Locke & Key showrunners Carlton Cuse and Meredith Averill explain that finale twist, answer burning questions
Warning: This article contains spoilers about the season 1 finale of Locke & Key.
Well, how about THAT twist, huh?
The new Netflix series Locke & Key is based on a comic book of the same name created by Joe Hill and Gabriel Rodriguez. Any viewers familiar with the source material may have noticed a significant difference in character dynamics on the show. While the demonic Dodge spent most of the original Locke & Key comic disguised as Zack Wells, a friend of the Locke children, the show’s version of Dodge only ever appeared in her female form in a villainous capacity…until the final episode, that is.
The last moments of Locke & Key season 1 revealed that Dodge had been hiding in plain sight the whole time…only here she took the name Gabe (Griffin Gluck) instead of Zack. If you look back at the tape, it checks out: Though Kinsey Locke (Emilia Jones) met Gabe through the horror-obsessed “Savini Squad,” Gabe wasn’t with the friend group when Kinsey first hung out with them. It wasn’t until after Dodge escaped the wellhouse using the Anywhere Key at the end of the first episode that Gabe appeared at the next Savini shoot — in a lobster costume, offering Kinsey “craft service” in the form of Cheez-Its. As Scot Cavendish (Petrice Jones) explained at the time, “Gabe’s new to Matheson too, so we offered him friendship in exchange for wearing a suit that doesn’t breathe.” Whoops!
After previously talking with Locke & Key co-showrunner Carlton Cuse about the making of the show, EW caught up with Cuse and co-showrunner Meredith Averill (The Haunting of Hill House) to discuss the finale’s revelations and what’s next for Keyhouse.
ENTERTAINMENT WEEKLY: Dodge is Gabe! Dodge has not been thrown through the Black Door. Speaking of, how did you guys set up that reveal?
CARLTON CUSE: We wanted to have a big twist at the end. We loved the idea of Dodge having multiple identities like in the comic, but we felt like this version worked better for the TV series. Joe embraced it when we pitched it to him. For a variety of reasons it just felt like this was good. It’s also great in the sense that if you’re a fan of the comic you do get a surprise, it’s not like everything is laid out for you or happens just like it does in the book. Just to be specific: Gabe is always Dodge. Gabe is an identity created by Dodge. This is not something you missed, this is just something we’re clarifying. The Identity Key allows you to assume a new identity, but not the identity of an existing person. Every time Gabe exists in our story, it is as Dodge. Our little trip down memory lane at the end was a way to try and explicate that for the audience.
The Crown of Shadows is one of the craziest keys from the comic, and finally makes its debut in the finale. How did you guys approach adapting that key and all its living shadows, while also working in this elaborate body switch Dodge does with Ellie (Sherri Saum)?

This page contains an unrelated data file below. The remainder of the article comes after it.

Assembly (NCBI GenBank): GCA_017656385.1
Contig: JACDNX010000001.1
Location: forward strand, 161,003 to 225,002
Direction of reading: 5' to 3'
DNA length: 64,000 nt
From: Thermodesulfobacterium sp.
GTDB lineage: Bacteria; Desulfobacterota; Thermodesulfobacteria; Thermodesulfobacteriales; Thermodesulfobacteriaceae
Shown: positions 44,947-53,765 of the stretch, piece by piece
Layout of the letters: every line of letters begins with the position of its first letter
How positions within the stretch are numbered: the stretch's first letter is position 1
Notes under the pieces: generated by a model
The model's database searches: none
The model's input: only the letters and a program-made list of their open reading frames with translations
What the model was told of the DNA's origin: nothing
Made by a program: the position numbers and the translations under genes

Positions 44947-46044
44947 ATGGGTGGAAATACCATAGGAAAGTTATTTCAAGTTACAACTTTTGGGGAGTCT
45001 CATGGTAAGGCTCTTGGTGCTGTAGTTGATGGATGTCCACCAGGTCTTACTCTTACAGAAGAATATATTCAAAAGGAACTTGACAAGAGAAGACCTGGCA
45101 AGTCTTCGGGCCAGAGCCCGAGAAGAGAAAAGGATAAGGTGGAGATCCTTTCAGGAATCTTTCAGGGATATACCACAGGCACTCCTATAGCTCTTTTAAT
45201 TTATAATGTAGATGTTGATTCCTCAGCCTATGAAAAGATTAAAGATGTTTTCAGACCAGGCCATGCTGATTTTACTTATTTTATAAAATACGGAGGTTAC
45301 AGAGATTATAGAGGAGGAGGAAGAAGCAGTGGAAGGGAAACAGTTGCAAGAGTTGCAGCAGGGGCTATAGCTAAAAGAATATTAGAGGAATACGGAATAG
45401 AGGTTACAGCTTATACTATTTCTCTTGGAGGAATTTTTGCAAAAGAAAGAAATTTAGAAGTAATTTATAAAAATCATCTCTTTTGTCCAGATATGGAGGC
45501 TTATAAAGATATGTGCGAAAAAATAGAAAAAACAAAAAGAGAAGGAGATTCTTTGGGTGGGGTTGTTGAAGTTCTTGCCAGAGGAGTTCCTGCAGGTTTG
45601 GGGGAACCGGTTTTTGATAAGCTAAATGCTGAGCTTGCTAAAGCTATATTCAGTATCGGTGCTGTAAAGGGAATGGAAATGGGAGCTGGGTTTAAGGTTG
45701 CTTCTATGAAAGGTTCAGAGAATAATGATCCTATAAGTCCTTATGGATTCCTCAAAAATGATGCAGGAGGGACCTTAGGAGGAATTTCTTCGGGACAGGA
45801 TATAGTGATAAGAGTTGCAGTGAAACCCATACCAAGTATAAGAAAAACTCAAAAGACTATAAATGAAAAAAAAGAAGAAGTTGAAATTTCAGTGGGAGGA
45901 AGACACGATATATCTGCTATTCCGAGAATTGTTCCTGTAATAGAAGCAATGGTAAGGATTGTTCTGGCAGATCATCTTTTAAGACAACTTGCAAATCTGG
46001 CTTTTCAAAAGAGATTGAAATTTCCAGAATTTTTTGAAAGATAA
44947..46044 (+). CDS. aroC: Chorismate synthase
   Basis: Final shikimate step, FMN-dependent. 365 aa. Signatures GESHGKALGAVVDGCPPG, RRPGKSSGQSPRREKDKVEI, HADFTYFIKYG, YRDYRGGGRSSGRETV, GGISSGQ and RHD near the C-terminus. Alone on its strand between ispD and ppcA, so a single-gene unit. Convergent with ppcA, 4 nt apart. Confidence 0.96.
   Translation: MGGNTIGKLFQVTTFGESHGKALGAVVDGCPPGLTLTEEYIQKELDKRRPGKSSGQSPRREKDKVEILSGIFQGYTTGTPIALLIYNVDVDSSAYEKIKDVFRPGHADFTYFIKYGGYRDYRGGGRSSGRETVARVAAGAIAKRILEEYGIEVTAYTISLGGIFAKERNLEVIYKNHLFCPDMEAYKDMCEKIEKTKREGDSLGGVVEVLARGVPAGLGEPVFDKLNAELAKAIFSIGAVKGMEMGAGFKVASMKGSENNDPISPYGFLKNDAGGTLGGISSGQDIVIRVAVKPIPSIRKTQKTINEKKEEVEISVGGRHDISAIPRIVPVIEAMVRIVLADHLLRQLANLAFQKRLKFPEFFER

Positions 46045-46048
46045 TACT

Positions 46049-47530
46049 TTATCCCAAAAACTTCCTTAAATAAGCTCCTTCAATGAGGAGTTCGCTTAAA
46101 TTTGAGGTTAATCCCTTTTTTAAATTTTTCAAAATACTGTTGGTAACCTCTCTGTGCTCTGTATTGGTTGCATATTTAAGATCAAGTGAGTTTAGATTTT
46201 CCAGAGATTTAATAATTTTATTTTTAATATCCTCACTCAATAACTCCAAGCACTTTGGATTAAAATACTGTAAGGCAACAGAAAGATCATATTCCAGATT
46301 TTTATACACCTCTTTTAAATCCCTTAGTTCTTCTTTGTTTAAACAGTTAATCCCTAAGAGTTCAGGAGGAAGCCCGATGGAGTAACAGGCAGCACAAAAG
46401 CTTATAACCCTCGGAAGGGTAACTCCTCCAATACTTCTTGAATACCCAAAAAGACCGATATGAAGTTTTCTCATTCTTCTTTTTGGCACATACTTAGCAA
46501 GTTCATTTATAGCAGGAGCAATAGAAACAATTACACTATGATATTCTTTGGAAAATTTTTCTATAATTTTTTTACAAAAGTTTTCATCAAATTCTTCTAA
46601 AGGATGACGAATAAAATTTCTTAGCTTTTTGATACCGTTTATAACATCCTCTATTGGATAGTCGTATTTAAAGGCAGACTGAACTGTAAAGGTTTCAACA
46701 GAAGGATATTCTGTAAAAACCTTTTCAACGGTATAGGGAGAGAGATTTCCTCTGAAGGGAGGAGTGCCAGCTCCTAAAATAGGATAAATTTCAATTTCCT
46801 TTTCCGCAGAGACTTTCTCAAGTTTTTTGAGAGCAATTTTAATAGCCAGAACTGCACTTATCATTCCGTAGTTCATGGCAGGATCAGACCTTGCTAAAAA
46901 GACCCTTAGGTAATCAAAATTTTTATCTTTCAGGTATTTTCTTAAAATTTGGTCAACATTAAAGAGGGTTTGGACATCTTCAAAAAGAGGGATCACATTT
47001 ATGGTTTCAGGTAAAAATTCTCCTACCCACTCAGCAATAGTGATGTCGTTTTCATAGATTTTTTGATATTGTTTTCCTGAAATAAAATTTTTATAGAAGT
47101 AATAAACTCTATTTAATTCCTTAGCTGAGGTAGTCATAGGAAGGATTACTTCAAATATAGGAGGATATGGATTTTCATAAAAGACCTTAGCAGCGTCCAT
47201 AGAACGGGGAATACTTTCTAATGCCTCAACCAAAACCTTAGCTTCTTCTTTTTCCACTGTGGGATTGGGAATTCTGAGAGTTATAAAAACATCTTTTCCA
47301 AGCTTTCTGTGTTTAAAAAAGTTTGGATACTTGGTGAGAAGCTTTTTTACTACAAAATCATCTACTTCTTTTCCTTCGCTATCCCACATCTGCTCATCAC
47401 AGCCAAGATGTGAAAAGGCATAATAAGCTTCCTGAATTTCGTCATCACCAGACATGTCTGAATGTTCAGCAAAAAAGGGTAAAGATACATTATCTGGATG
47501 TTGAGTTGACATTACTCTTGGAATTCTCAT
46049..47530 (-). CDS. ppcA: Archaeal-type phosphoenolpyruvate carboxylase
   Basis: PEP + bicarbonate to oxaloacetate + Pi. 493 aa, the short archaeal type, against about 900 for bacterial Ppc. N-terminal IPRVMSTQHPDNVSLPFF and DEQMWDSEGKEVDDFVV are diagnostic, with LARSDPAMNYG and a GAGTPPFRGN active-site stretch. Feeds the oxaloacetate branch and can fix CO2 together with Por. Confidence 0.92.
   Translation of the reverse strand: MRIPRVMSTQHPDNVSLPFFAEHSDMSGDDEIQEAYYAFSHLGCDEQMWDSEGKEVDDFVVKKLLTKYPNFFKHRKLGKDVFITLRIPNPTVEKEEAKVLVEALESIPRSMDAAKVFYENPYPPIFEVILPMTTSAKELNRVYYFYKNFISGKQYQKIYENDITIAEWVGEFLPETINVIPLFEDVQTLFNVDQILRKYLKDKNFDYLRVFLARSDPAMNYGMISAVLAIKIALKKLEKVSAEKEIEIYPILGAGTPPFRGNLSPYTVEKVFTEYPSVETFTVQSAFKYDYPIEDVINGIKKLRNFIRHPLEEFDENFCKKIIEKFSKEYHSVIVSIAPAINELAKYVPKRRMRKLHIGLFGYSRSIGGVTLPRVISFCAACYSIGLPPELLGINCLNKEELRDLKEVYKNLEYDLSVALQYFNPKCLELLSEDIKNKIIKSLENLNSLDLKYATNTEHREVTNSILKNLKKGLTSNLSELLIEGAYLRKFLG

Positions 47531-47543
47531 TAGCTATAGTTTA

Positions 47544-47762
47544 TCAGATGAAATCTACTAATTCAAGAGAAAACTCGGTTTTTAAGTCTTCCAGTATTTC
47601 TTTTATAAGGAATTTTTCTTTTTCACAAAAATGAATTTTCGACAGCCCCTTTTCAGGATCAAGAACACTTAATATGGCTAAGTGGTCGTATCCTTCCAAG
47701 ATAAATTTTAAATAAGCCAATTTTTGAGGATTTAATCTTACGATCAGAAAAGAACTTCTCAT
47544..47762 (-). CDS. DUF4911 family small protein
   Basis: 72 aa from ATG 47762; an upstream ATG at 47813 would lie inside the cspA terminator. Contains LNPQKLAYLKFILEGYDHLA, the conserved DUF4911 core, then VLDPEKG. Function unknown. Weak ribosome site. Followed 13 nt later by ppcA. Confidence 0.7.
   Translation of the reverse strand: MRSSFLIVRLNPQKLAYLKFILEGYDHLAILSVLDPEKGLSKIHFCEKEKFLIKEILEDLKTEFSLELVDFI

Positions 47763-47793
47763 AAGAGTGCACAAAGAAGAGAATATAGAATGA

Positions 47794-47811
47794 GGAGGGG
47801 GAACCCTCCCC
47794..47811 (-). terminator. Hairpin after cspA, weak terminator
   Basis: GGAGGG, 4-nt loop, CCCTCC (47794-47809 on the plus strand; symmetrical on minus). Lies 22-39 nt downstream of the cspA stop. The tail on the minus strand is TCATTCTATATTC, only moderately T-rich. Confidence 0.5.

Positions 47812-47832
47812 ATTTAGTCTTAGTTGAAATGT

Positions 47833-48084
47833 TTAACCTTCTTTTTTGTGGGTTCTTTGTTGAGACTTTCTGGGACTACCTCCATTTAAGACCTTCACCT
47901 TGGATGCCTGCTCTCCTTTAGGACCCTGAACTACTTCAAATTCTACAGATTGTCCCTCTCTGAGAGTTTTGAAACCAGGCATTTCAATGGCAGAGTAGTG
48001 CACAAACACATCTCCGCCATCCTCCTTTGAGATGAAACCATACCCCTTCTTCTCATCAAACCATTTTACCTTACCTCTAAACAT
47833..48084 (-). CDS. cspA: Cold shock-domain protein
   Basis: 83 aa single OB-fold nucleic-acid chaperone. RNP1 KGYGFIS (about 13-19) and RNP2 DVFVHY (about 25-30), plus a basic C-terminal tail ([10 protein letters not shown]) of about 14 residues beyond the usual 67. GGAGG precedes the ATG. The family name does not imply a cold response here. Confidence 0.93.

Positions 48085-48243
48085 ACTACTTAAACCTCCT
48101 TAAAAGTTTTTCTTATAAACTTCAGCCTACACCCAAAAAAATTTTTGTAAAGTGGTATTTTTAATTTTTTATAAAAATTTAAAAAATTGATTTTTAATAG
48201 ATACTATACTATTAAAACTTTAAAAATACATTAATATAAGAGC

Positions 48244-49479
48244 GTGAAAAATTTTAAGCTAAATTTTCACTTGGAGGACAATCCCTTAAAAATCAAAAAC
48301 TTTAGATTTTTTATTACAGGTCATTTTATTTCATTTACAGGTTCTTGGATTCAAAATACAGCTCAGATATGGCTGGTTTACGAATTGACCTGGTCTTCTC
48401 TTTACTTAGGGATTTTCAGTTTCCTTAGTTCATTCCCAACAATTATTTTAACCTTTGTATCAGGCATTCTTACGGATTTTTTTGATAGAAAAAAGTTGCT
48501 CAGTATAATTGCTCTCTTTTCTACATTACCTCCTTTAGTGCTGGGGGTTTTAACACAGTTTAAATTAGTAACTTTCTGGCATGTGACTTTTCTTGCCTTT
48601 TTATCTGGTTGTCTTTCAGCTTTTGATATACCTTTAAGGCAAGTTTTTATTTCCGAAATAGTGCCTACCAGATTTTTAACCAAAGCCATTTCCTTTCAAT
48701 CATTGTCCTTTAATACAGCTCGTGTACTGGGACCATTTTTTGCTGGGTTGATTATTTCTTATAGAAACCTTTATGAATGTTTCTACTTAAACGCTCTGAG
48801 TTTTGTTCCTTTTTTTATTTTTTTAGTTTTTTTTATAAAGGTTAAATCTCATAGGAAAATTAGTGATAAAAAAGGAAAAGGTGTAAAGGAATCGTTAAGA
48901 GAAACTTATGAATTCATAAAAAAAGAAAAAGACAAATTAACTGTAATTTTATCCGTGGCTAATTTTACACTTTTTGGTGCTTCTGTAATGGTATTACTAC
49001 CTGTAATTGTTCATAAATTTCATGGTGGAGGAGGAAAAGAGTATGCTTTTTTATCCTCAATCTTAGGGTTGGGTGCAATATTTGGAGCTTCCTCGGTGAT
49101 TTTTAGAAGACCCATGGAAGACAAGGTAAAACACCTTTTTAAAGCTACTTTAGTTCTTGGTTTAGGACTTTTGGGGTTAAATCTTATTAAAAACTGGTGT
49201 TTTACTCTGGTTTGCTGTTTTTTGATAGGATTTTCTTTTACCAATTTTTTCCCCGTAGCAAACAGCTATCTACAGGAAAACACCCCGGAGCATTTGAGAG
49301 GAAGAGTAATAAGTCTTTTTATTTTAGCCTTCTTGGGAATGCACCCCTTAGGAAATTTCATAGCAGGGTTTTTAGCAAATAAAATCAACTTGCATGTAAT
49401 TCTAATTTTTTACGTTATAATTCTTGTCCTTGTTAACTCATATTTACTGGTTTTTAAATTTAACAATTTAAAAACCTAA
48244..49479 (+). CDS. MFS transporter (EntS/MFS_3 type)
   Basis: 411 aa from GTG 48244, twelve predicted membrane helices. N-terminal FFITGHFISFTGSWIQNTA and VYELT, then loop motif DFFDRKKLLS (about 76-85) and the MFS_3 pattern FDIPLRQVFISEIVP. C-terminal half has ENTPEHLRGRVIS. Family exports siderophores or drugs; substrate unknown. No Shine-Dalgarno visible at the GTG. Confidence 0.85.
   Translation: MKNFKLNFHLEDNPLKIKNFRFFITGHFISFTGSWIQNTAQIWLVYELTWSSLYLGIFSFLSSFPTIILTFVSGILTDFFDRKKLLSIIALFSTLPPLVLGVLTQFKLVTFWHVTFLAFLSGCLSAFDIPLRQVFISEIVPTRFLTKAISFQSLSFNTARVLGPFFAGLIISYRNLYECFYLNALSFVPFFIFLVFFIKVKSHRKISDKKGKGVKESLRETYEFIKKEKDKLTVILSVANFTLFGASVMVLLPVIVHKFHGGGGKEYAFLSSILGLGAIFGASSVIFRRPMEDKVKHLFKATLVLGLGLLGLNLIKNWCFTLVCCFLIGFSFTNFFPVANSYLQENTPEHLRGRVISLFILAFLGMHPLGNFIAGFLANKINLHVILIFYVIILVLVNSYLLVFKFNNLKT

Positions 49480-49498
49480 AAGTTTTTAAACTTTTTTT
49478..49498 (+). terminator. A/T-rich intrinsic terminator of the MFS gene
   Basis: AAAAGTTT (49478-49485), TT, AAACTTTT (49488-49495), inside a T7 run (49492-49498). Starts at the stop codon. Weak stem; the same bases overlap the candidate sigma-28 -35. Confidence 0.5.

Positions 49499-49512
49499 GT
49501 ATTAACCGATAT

MEREDITH AVERILL: We always knew that we wanted to build to a Crown of Shadows attack at the end of the season. It’s just such an epic, epic key. It makes for such an epic moment when Dodge comes up the driveway wearing the crown and the shadows come up from underneath and flip the car. We always knew we wanted that. But it was definitely one of the more challenging keys, especially from a visual effects standpoint, to pull off. Luckily we had an incredible director in Vincenzo Natali, who we collaborated with on this. He storyboarded this incredible sequence, which really helped us visualize it — the cast as well was helped by looking at the storyboards and knowing exactly what they were responding to. It was a lot of choreography. You watch it, and it came out amazing, but it was difficult even in the writers’ room to get the choreography down exactly like: Okay, where is the actual Dodge who is wearing the crown, versus where is Shadow Dodge created by the crown? She has a plan all perfectly laid out and it works exactly as she hoped. You see that brief moment of Bode and Tyler running up the stairs, and you see just for a split second of Dodge wearing the crown. What you see later is that what she went and did is, she had Ellie’s body just waiting outside the front door for her to drag it in at the perfect moment. It was a lot of tricky choreography, but I think we really pulled it off. We love the visual effects: When you actually get to see Dodge in her actual demonic form for the first time when she screams at Bode (Jackson Robert Scott), I’m so proud of our team for that.
It’s tricky because you want everyone to be clever. You want our heroes to think they’ve defeated her, but also Dodge outsmarted them. Our writers’ room knocked it out of the park.